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Lecture1 Sentence Structure. There two main points in this lecture: 1.1 Clause Elements ( P 15) 1.2 Basic Clause Types and Their Transformation and Expansion ( P 20). 1.1 Clause elements. A review on what is C lause:

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lecture1 sentence structure
Lecture1Sentence Structure

There two main points in this lecture:

1.1 Clause Elements (P15)

1.2 Basic Clause Types and Their Transformation and Expansion (P20)

1 1 clause elements
1.1 Clause elements
  • A review on what is Clause:

The clause (the simple sentence) : structurally a sequence of phraselogically a construction of “subject + predicate”.

1 subject and predicate
1) Subject and predicate
  • A full-fledged clause can generally be divided into two parts: the subject and the predicate.

SubjectPredicate Henry is the most studious (diligent) in the class.All the men have done their best. Mr. Carter will investigate further.

the subject
The subject:
  • the topic or theme of the sentence, tells of what the sentence is about (known information).
  • The subject is generally realized by a noun phrase or anequivalentof noun phrase
the predicate
The Predicate:
  • says something about the subject and bears the new information (the speaker or writer wants to transmit to the listener or reader).
  • The construction of the predicate, which is more complicated, generally consists of a verb phrase with or without complementation.
2 two ways of s entence a nalysis
2) Two Ways of Sentence Analysis

1. To divide the predicate into predicate verb, object, complement and adverbial. These elements together with the subject make the five clause elements.

Five Clause Elements

3. Object

1. Subject

2. Predicate Verb

Predicate

4. Complement

5. Adverbial

slide8
2. To divide the predicate into two parts: the operator and the predication.
  • The operator is usually the auxiliary or the first auxiliary in a complex verb phrase
  • The predication comprises the main verb with its complementation (object, complement or adverbial).
1 2 basic clause types and their transformation and expansion
1.2 Basic Clause Types and Their Transformation and Expansion
  • In terms of the different combinations of clause elements, English clauses can be classified into seven basic types.
  • Innumerable authentic sentences are structured on the basis of these clause types.
1 basic clause types
1) Basic Clause Types
  • The seven basic clause types are:

SVOSVOASVOCSVoO

SVSVCSVA

These seven combinations of clause elements are wholly or largely determined by the Main Verb in the clause.

s v c
SVC:
  • The main verb in an SVC pattern is a Linking / Copula Verb which must be followed by a Subject Complement.

That car ismine. She isin good health.

s v s v a
SV / SVA:
  • The main verb in an SV pattern is an Intransitive Verb which is not to be followed by any obligatory element except for a limited number of intransitive verbs which require an obligatory Adverbial, thus constituting the pattern SVA.

Every body laughed. The children are sleeping. I livein Beijing. The train leaves at six.

s v o s v o a
SVO / SVOA:
  • The main verb in an SVO pattern is a Monotransitive which must be followed by an object, and with some monotransitives the object must be followed by an obligatory adverbial, thus constituting the pattern SVOA.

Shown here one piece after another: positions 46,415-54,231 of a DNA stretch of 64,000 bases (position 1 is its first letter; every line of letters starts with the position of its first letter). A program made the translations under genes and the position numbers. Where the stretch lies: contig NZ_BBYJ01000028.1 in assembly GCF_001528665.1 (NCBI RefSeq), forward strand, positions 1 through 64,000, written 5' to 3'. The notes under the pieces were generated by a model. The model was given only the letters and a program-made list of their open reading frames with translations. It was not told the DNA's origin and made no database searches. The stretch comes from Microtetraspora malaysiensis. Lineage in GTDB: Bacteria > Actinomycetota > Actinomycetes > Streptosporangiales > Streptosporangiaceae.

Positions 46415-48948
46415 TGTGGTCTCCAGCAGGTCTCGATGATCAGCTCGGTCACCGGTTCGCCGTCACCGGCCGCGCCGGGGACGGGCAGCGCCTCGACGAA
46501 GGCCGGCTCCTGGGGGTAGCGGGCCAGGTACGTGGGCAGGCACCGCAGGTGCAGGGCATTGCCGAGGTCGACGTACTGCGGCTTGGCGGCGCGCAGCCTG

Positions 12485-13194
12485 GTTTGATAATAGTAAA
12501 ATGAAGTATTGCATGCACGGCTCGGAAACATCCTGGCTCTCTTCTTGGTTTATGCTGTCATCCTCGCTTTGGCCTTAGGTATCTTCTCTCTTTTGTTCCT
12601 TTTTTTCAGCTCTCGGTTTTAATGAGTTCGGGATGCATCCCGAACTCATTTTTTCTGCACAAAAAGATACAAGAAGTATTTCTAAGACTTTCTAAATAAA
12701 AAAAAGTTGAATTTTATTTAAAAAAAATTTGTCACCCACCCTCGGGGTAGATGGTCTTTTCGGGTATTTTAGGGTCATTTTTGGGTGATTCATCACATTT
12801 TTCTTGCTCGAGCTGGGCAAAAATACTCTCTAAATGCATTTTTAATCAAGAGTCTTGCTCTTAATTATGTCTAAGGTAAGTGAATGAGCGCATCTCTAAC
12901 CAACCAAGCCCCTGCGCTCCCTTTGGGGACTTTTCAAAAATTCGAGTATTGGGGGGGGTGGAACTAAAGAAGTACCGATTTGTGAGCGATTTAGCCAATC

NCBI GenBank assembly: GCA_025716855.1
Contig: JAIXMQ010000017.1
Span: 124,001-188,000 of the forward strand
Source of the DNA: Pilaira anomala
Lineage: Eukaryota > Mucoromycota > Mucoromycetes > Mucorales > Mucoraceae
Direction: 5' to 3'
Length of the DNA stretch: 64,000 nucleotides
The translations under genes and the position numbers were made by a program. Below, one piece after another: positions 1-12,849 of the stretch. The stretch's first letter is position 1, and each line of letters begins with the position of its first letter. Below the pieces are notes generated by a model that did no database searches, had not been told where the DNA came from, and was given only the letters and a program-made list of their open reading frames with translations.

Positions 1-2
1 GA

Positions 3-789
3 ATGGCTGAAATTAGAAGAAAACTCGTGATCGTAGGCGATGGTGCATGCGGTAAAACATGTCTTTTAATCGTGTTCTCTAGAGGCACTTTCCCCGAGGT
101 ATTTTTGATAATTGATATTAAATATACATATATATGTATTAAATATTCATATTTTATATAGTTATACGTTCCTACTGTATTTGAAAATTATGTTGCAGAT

Nobody could answerthe question.Liverpool wonthe game.I put the material evidencein front of her.He treatedhervilely.

s v o o
SVoO:
  • The main verb in an SVoO pattern is a Ditransitive Verb which is to be followed by two objects: Indirect and Direct Object.

Mary lent meher car. I mademyselfa cup of tea.

s v o c
SVOC:
  • The main verb in an SVOC pattern is a complex transitive verb which must be followed by an object + object complement.

We made himour spokesman.They electedhimpresident.

2 transformation and expansion of basic clause types
2) Transformation and Expansion of Basic Clause Types

Ways of Transformation:

The basic clause types areall affirmative statements with verbs in the active voice.

Affirmative

Negative

Statement

Question

Active Voice

Passive Voice

ways of expansion
Ways of Expansion:
  • adding modifiers at various levels
  • by coordination and subordination

Coordination

Clause

Compound Sen. Complex Sen. Compound Complex Sen.

Clause

Modifiers

Clause

Subordination

slide18
When reports came into London Zoo that a wild puma had been spotted forty-five miles south of London, they were not taken seriously, but, as the evidence began to accumulate, experts from the Zoo felt obliged to investigate, for the descriptions given by people who claimed to have seen the puma were extraordinarily similar.
slide19

C1

C2

  • When reports came into London Zoo that a wild puma had been spotted forty-five miles south of London, they were not taken seriously, but, as the evidence began to accumulate, experts from the Zoo felt obliged to investigate, for the descriptions given by people who claimed to have seen the puma were extraordinarily similar.

C4

C3

C5

C6

C7

slide20

When

C1

reports came into London Zoo

that

C2

a wild puma had been spotted forty-five miles south of London

, but,

C3

they were not taken seriously

C4

the evidence began to accumulate

as

C5

experts from the Zoo felt obliged to investigate

C6

the descriptions given by people were extraordinarily similar

C7

who claimed to have seen the puma

, for

slide21

The Structure of Sentence 1

C2

Subordinate

that

C4

C1

as

Subordinate

Subordinate

When

Coordinate

C3

C5

, but,

, for

Subordinate

C6

Subordinate

C7

slide22

The Structure of Sentence 1

Coordinate

C3

C5

Subordinate

Subordinate

Subordinate

C1

C4

C6

C7

C2